You will be amazed by the elegant and charming effect if you can apply the practice of the match from simplicity to complexity. You still can work out with this rule when even the shirts and neckties have totally different styles. It looks best to pair a simple shirt with a dressier tie to really stand out from the crowd. It is not necessary to coordinate the color of a tie with a neutral white, grey, or black shirt. If you aren’t afraid to wear the color, this could be a really good look. The light purple shirt with one row of buttons is soft, and the white stripes will not usually be noticed. This means that the ties with striped patterns and colorful embroidery are the best option for this shirt.

How To Care A Silk Tie

Here are some suggestions on how to care your silk ties including how to get rid of wrinkle, how to store a tie, and some tips for ties on travel. Those rules keep your ties looking nice and fresh and a long lifetime, of course.

Get Rid of the Wrinkle
Depending on how serious for the wrinkle, the wrinkles can be treated accordingly: hanging, rolling up, steam iron, iron. Mostly minor wrinkles can be removed easily by hanging after untie your necktie. It is one of the features which only silk has. Currently most high quality silk ties are wrinkle-resistant so this is the best and most gentle treatment to avoid wrinkle. Another way to straighten out any wrinkles is to roll the tie up from the narrow end to the broad end. Those two ways are highly recommended for quality silk ties. If still looks crumpled, the hand-held steamer is more recommended than the regular iron. One way to do this is to run a steamer above your ties without touching it. Remember that the high temperature is never good for your silk fabric. The regular iron is always the last resort. The reason is that you could damage the silk and the interlining of your ties. During ironing, some suggestions are as follows: set the irons temperature dial to silk; lay a thin, damp cloth over the tie; once done, let the tie to cool down for a while before hanging up.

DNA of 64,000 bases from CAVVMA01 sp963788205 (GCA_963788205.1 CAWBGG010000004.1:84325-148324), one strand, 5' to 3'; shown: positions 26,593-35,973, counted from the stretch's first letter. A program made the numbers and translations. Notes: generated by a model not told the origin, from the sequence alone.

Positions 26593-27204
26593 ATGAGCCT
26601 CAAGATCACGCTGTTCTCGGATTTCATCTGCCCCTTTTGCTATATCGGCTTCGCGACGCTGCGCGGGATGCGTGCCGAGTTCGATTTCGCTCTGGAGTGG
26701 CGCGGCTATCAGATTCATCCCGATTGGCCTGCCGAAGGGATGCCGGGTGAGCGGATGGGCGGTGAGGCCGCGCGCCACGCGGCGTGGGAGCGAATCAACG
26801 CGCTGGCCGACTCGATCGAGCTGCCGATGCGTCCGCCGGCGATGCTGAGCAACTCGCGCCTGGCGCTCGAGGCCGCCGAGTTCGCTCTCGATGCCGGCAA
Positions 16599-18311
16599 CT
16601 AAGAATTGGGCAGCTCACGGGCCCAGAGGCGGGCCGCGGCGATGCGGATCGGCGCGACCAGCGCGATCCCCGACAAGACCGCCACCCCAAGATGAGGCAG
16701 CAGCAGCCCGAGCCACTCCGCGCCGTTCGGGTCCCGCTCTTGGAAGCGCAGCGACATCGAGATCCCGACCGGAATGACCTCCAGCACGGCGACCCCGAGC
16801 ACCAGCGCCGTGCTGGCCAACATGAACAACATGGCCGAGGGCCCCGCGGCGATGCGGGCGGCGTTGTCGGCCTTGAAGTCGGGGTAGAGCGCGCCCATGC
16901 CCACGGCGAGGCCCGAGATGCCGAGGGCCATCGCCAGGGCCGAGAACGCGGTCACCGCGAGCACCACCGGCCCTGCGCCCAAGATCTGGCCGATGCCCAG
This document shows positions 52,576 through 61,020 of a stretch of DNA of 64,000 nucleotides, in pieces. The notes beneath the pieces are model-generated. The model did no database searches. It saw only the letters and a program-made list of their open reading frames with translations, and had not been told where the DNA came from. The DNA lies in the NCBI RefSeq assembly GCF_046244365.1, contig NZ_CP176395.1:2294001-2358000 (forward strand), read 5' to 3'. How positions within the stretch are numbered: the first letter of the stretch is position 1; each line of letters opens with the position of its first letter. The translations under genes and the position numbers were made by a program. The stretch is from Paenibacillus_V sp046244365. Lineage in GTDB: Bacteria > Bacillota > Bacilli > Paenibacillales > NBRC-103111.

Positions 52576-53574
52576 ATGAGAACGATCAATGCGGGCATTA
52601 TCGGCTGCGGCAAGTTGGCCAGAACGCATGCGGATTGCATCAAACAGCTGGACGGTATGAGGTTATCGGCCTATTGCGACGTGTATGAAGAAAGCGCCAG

How to Store a Silk Tie
Always keep your ties in a hanger or tie rack when not in use. Thats the best way to let a tie refresh itself and prevent the chances of getting wrinkles. Also, keep your neckties protected from sunlight, dust, humidity.